#5. All savings need to be automatic or they won’t happen.

Pay yourself first.

That means routinely AND automatically putting money into your investments before spending it on anything else.

Automate your savings (at least 10% of your salary), to be immediately deducted from your salary as soon as it’s paid.

Consistent saving not only becomes a habit.

It also harnesses the power of compounding, making your money grow even further.

 

#6. The media does not have your financial futures in mind.

New funds or investment products are usually launched with much fanfare.

Suddenly the media becomes an ‘adviser’ encouraging you to ‘buy now’, feeding into our human instinct which is to follow the herd.

But they’re not advisers.

They’re paid by advertising companies and media outlets to push their biased messages as far and wide as possible.

You, with your individual goals, to retire comfortably or make sure your kids have the best education possible…

Are, sadly, not their priority.

 

#7. Disciplined behaviour will ensure your financial success.

Discipline is one of the hardest things.

Sticking to my 5-day-a-week gym routine or carb-free week-day meals is a mental, and physical, challenge.

I have to constantly remind myself of what I’m setting out to achieve, to motivate me to follow through.

I’m sure I’m not alone in this.

It’s the same for investing.

Some days it’s hard to ignore the noise – both externally and internally.

But you have to.

You owe it to your future self and your ideal future to stick to your plan, no matter what. 

Blog Testimonials

 

#8. There will always be negative news to report. Learn to ignore it.

Bad news sells.

It’s why, when markets crash for example, the media has a field day with headlines that play with investors’ emotions.

But what bearing will a crisis NOW have on your 30-year retirement plan?

If you stay the course – nothing at all.

I recently published a post on 30 years of investment excuses that the markets happily ignored.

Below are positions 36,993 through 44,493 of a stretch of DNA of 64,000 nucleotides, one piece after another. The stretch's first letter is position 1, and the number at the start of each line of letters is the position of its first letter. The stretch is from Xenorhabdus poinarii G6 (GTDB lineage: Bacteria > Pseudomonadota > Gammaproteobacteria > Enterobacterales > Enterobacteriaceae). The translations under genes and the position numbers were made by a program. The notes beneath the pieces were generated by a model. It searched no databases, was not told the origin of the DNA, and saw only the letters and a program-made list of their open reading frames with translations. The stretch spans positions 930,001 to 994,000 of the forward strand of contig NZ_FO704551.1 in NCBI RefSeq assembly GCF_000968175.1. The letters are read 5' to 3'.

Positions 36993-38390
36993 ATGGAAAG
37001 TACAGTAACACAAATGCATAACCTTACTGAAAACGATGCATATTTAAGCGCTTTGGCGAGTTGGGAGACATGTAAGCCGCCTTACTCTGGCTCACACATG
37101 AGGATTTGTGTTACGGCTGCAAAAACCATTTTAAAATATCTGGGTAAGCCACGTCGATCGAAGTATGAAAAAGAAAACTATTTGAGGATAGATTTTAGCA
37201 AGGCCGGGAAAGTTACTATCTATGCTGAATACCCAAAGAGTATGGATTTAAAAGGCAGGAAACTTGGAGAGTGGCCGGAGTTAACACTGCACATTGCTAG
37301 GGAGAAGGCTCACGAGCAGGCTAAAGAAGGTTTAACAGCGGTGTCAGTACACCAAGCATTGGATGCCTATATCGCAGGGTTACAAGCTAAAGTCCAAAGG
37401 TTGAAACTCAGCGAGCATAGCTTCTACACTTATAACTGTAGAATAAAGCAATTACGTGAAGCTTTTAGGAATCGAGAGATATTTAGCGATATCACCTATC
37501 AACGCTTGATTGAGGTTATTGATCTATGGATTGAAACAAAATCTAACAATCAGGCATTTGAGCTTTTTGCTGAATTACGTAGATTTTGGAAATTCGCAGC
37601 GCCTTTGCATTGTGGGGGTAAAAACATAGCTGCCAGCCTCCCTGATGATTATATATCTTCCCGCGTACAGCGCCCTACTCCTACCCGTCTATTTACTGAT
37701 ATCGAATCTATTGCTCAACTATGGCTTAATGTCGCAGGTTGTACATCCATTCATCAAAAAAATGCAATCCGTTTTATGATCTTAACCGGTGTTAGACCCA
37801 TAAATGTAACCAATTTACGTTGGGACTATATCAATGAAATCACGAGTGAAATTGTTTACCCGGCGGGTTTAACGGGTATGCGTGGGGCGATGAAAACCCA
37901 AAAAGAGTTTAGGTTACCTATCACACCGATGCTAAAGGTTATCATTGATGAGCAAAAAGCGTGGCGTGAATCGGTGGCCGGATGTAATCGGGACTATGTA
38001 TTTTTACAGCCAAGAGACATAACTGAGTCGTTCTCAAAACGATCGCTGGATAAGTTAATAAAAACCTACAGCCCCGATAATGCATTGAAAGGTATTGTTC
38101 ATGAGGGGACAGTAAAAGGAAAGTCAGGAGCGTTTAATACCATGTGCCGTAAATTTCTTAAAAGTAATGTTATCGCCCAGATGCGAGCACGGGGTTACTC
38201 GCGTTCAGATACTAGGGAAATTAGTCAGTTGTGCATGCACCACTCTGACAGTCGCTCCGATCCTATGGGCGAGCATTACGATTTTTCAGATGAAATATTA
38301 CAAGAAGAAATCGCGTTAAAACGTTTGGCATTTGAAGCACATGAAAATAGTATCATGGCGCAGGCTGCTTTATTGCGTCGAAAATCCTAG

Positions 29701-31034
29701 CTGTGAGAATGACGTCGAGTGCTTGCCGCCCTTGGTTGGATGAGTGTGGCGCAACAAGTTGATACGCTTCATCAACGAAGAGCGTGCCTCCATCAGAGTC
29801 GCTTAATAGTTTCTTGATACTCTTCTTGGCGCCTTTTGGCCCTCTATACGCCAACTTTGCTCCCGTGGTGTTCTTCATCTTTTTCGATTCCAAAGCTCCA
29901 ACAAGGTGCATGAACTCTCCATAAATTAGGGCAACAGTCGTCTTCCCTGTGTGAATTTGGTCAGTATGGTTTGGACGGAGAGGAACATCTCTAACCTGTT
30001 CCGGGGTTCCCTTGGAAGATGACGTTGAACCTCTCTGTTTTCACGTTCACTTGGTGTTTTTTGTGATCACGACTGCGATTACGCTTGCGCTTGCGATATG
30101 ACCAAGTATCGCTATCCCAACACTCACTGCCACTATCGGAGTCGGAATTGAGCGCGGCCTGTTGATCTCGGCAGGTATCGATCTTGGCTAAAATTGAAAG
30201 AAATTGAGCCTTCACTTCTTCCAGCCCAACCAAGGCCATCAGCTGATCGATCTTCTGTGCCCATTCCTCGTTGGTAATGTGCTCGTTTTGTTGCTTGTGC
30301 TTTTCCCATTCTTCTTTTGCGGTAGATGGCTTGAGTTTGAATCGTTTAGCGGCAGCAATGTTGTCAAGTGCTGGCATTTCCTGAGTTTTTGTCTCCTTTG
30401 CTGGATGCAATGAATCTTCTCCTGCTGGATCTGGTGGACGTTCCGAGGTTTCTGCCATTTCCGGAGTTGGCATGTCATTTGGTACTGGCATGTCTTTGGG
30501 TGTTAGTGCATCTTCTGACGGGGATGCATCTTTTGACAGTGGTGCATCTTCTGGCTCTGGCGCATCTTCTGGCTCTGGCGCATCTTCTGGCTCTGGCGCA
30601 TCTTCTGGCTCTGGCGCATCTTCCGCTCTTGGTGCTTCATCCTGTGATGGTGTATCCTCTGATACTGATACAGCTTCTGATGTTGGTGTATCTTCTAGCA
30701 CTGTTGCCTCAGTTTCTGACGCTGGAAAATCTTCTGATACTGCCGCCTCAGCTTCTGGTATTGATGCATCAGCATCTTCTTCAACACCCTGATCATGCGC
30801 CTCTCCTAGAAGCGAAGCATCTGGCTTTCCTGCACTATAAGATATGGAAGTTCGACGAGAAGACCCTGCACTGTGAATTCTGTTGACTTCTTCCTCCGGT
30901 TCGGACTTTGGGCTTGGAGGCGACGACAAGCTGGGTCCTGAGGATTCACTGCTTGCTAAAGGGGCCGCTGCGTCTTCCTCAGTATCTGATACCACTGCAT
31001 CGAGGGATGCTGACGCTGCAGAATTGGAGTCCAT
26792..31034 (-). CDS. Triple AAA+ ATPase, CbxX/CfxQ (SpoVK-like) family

Think elections, natural disasters, economic meltdowns.

It showed, all too clearly, that in spite of global events…

No matter how large or catastrophic…

The markets bounce back.

So regardless of how upsetting, frustrating or downright bizarre these events may be…

You need to leave your investments alone.

 

#9. Tax is likely to be your biggest expense, learn to control its impact. 

Just a few days ago I read an article about the investigation of estates hit by inheritance tax in the UK…

A quarter of all estates liable for the tax.

Experts blame the complicated rules which lead to mistakes rather than outright fraud.

I’ve seen it myself.

We’ve had clients asking us to simplify their tax obligations for them as they have no idea where to begin.

Not to mention the increasing complexities that arise from being an expat and the taxes owed in one country vs the other.

It’s why we’ve created guides and blogs to help.

Finding ways to mitigate tax is completely legal – there are allowances many people are not even aware of.

Yet, it can save them hundreds of thousands of pounds.

 

#10. Never forget truth #1.

Your plan is your compass

It will guide you in the right direction and keep you on track.

But for someone with a family, a multitude of goals and an estate; drilling down to that plan can be a difficult task on your own.

You’ll need someone with the experience and expertise who’s capable of helping someone like you.

Who can give you a blueprint of your financial comings and goings to assess your financial health…

Before helping you map out your financial journey.

A service like this doesn’t need to cost an arm and a leg.

And it doesn’t need to come with hidden clauses and confusing fine print either.

Want to know more?

Just book a call.

We’d love to hear from you.

In the meantime, why not download the 10 investing truths to live by, as a handy one-pager. 

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About Sam Instone

Sam Instone, Director at AES International, is passionate about positive change and ensuring international investors get better results.